In the spotlight

Young indie rockers make big stage debut

As live music resumes at Concord’s downtown Bank of New Hampshire Stage, a direction that started with the summer In The Park series continues: the showcasing of regional talent. Social distancing requirements now limit capacity, creating a sweet spot for acts like Grenon, a quartet of indie rockers who are more than excited for their upcoming show on Oct. 17.

The band is led by namesake Kacie Grenon, a 17-year-old singer-songwriter who began performing as a preteen. Grenon, on lead vocals and rhythm guitar, exudes an artistic maturity well beyond her age. “Imaginary Friends,” a song she wrote about social anxiety, has garnered over 53,000 Spotify streams since its spring release, along with a Top 10 Indie Rock Café pick and press notice in SoCal’s venerable L.A. Weekly.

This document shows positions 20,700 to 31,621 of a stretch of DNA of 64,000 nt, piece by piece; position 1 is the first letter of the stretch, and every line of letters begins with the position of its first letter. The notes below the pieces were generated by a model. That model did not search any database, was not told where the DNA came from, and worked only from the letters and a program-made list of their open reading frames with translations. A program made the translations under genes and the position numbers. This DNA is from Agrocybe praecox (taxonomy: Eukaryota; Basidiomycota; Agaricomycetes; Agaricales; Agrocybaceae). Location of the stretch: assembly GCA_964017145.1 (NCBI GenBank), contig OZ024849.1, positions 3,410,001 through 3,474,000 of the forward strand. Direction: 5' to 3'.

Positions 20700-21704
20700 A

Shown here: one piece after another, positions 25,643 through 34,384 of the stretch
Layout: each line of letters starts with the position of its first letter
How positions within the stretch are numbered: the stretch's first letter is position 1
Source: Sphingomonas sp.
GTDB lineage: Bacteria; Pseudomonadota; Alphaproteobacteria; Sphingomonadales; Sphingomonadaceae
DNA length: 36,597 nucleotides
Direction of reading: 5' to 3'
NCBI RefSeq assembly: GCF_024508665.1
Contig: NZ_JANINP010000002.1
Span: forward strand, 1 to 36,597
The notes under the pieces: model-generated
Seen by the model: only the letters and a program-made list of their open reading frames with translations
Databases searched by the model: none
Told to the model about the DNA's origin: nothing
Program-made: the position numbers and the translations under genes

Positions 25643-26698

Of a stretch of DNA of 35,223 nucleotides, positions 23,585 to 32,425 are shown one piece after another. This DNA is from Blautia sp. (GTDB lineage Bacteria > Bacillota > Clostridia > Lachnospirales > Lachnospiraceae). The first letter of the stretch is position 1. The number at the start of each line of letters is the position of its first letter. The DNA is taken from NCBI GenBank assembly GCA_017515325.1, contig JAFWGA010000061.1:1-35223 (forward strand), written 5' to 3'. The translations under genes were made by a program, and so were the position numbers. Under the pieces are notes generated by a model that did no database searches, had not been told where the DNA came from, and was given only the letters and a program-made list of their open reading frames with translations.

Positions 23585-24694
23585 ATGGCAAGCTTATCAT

It’s been a challenging time for the music business. As the band prepared to roll out a new video for “Imaginary Friends” in early May and hit the road to support it, Covid-19 shut the world down. Online Grenon Pity Party shows became the norm.

Though working through the pandemic via Facebook Live and other platforms was a breeze, it didn’t substitute for the real thing, Grenon said in a recent interview with bandmates Nick Turgeon and Zach Stone.

“We all grew up in the generation raised with technology, so it wasn’t a hard switch for us,” she said. “Although it’s super fun and we love doing them, playing online doesn’t really capture everything that we love. And we’re just so excited to actually be doing another live show.”

Grenon began writing “Imaginary Friends” as she completed internet-based high school. The feelings it describes — stuck at home while the world goes on outside — were very real.

“I didn’t really hang out with a lot of people,” she said. “So I was pretty lonely.”

With the pandemic, the song’s sentiments found a larger audience among Quarantine Nation, she said.

“Everyone’s pretty lonely. So I think that might be why people are resonating with it right now. But it’s just really cool to see a song that I wrote in my bedroom when I was feeling pretty low be pretty huge for us at this point,” she said.